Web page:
I wouldn’t want a yoga teacher to have less training than a physician, or a surgeon. Our experience is that we need dedicated yoga teachers who’ve been doing this for a long time.

Is the programme cheaper than the traditional way of treating heart patients?

I think this has to be answered in the long term. We’ve done a short-term study of three years with 477 patients in eight treatment centres in the United States. We found that if a patient is facing a bypass surgery or an angioplasty and chooses to do our programme instead, 90% of the patients appear to be able to avoid having the operation, in that short period. We don’t know yet what would happen after another five years. So it saves money for those patients who are about to incur a major expense. We don’t know yet if patients are stable, or whether it will save money in the long run.

So the answer is a partial answer. We have had patients who were on the transplant list to get a new heart, which is an extremely expensive procedure. They have gotten off that list and have become so much better that they do not need a new heart, and that’s very cost effective.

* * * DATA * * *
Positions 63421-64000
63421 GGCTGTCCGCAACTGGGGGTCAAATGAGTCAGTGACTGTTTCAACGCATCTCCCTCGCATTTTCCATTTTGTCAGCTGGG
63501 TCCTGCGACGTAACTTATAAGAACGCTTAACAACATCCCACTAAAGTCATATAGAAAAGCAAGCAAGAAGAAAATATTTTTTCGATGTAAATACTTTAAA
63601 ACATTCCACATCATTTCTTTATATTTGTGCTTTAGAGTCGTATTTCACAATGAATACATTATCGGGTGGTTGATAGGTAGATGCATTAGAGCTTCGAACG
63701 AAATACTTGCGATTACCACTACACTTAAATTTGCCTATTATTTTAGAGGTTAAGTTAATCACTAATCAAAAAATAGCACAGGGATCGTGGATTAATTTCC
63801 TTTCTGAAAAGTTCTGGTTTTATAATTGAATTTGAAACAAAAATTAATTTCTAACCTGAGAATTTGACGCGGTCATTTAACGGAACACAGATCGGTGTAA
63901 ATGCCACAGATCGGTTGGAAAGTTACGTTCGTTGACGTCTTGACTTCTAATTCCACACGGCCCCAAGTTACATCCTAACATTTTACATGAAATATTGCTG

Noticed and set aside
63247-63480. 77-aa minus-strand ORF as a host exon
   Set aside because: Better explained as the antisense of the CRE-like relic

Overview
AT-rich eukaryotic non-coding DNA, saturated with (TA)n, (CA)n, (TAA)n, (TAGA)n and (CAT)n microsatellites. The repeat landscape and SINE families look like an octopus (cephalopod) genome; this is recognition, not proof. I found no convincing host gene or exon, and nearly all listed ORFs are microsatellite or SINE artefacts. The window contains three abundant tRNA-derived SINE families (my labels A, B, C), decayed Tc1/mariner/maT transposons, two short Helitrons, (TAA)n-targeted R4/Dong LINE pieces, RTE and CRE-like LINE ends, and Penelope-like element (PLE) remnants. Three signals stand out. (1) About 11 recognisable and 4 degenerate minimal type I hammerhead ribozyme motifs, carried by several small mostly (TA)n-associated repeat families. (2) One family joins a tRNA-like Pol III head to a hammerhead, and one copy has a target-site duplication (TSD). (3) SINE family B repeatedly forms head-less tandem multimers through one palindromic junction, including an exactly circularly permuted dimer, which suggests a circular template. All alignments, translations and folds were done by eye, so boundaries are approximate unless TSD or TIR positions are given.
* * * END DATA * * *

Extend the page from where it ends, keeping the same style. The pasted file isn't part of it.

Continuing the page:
Here is a group of patients doing yoga, shown on a slide during one of Professor Larry Scherwitzes lectures. As one can see, it is yoga based on the classical yoga asanas. The pose on this picture is shoulderstand.

How could the best possible treatment for these patients be developed in the future?

I think that science needs to go hand in hand with the health policy as well as with publicity. In terms of the science, we have shown that the vessel appears to open, but we do not know what has happened to the actual structure of the blockage, and the consistency of the scar tissue. For example, the intercellular cholesterol, is it leached out? What happens to the calcium deposit? What happens to the fibrous cap? We need to know what’s happening when people get reversal.

We need to do further research where we get patients to do the programme intensively, and to have examinations before and after on the vessel structure. This is also a part of the scientific work.